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Joe Biden’s $1.9 Trillion Stimulus Plan: Too Big and Can Fail

$1.9 Trillion Stimulus
President Joe Biden, joined by Vice President Kamala Harris, delivers remarks on his “Buy American” initiative Monday, Jan. 25, 2021, in the South Court Auditorium of the Eisenhower Executive Office Building at the White House. (Official White House Photo by Adam Schultz

President Joe Biden’s massive $1.9 trillion stimulus program enjoys considerable public support. A key question for Mr. Biden’s continued political success is whether his economic policies will continue to enjoy public support at the time of next year’s all-important midterm election. On this question, the jury is still very much out.

There is good reason to believe that Mr. Biden’s budget stimulus will lead to a very strong economic recovery in the rest of this year. However, there is also a very good reason to believe that as a result of his excessive budget stimulus by next year we will experience either higher inflation or financial market dislocation. Should that indeed occur, Mr. Biden might come to regret his having gone too big on the budget in his effort to promote economic recovery.

According to a recent Pew poll, around 70 percent of Americans currently support the Biden budget stimulus package. This should perhaps come as no surprise considering the large number of people who are going to directly benefit from the stimulus. Not only are many people soon to receive a $1,400 stimulus check, but others are also soon to benefit from extended unemployment benefits and from generous child tax credits.

In the months immediately ahead, political support for the Biden stimulus should hold firm as the economic recovery picks up pace. According to the consensus view of economists, in 2021 the economy is expected to grow by at least 6 percent or at its fastest rate in the past forty years. It will do so on the back of the strong budget stimulus and of the full reopening of the U.S. economy once most of its population will have been vaccinated.

Bill Clinton was fond of saying that when it came to elections it was the economy, stupid. For Joe Biden’s chances in next year’s mid-term elections, it would seem that it will not matter so much how the economy was doing this year but rather how the economy might be doing next year as the midterm elections approach.

A $1.9 Trillion Stimulus Mistake? 

A compelling reason to think that the economy might not look too good for Mr. Biden in 2022 is that it is being overstimulated this year. It is not simply that the $1.9 trillion Biden budget stimulus, together with the $900 billion December 2020 bipartisan budget stimulus, will mean that the economy will be receiving budget stimulus this year in the staggering amount of around 13 percent the size of the US economy. It is also that it will be receiving that support at a time that there is a large amount of pent-up demand in the economy and at a time that the US money supply is now growing by 30 percent, or at its fastest pace in the past sixty years.

As former Treasury Secretary Larry Summers keeps warning, a clear and present danger of overheating the US economy could be a return of the sort of inflation problems that we experienced in the 1960s and 1970s. That in turn could be setting the country up for an economic recession in 2022 as the Federal Reserve might be forced to slam on the monetary brakes to allow it to meet its inflation objective.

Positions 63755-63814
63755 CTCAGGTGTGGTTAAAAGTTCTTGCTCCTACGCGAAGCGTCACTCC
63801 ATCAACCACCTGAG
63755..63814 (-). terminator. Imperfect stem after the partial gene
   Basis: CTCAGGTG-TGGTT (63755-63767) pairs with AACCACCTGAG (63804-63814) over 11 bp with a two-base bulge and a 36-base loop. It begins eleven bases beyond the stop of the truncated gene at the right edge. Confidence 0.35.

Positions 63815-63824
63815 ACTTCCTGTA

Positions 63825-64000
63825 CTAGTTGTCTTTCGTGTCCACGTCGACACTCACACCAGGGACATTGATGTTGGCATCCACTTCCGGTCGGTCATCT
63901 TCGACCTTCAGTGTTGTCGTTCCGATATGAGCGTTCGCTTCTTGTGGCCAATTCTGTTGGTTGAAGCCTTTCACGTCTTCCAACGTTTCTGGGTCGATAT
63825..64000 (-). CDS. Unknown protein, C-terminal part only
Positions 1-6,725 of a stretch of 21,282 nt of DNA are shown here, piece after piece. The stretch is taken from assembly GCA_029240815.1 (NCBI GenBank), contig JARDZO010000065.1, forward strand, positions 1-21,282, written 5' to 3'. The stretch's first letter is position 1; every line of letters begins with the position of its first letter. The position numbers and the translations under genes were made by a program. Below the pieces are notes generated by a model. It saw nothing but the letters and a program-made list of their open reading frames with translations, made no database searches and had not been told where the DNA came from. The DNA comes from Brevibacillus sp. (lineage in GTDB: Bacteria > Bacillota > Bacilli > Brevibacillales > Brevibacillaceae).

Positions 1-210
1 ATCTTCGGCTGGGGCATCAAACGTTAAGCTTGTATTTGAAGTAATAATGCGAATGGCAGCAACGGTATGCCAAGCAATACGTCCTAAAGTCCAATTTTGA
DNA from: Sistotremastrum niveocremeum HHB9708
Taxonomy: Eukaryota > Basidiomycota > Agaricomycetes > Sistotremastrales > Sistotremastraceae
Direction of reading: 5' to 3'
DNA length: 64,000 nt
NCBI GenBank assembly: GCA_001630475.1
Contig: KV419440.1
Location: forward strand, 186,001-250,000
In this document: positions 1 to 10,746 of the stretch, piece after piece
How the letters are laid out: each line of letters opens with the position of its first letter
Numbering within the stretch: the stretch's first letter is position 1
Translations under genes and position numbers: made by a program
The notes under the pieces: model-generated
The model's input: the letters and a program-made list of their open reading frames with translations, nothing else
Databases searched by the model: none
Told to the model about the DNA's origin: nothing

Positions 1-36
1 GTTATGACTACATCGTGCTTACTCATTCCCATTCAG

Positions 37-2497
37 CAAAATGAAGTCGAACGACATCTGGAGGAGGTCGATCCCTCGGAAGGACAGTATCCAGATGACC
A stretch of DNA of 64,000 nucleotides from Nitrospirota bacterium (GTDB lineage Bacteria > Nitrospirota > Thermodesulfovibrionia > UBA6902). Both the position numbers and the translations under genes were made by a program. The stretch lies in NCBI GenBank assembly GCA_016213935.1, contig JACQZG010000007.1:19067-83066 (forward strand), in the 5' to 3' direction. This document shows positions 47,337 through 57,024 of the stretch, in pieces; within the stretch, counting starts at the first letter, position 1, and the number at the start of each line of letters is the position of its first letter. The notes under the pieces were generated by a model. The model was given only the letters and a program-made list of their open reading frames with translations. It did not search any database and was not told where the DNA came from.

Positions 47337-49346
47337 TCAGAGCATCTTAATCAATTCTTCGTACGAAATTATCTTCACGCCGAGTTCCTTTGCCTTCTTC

It is also well to recall that the Biden budget stimulus is occurring at a time that the world is experiencing an everything asset price and credit market bubble. It is not simply that today’s U.S. equity valuations are at lofty levels last seen on the eve of the 1929 stock-market crash. It is also that very risky borrower, especially in the highly leveraged loan market and in the emerging-market economies, can raise money at interest rates not much higher than those at which the U.S. government can borrow.

A Bubble That Could Pop

Today’s global everything bubble is premised on the assumption that U.S. interest rates will remain indefinitely at their current ultra-low levels. A real risk of the massive Biden fiscal stimulus is that it could invite a return of the bond market vigilantes at the first whiff of higher inflation, especially if they perceive the Federal Reserve to be in inflation denial. As in the past, rising interest rates could prove again to be the trigger for a financially disruptive bursting of the bubble that could very well occur in the run-up to next year’s mid-term election.

Mr. Biden has bet the farm on his bold budget stimulus package returning the country to economic prosperity. Only time will tell whether that was a well-considered gamble.

Desmond Lachman is a resident fellow at the American Enterprise Institute. He was formerly a deputy director in the International Monetary Fund’s Policy Development and Review Department and the chief emerging market economic strategist at Salomon Smith Barney.

Written By

Desmond Lachman joined AEI after serving as a managing director and chief emerging market economic strategist at Salomon Smith Barney. He previously served as deputy director in the International Monetary Fund’s (IMF) Policy Development and Review Department and was active in staff formulation of IMF policies. Mr. Lachman has written extensively on the global economic crisis, the U.S. housing market bust, the U.S. dollar, and the strains in the euro area. At AEI, Mr. Lachman is focused on the global macroeconomy, global currency issues, and multilateral lending agencies.

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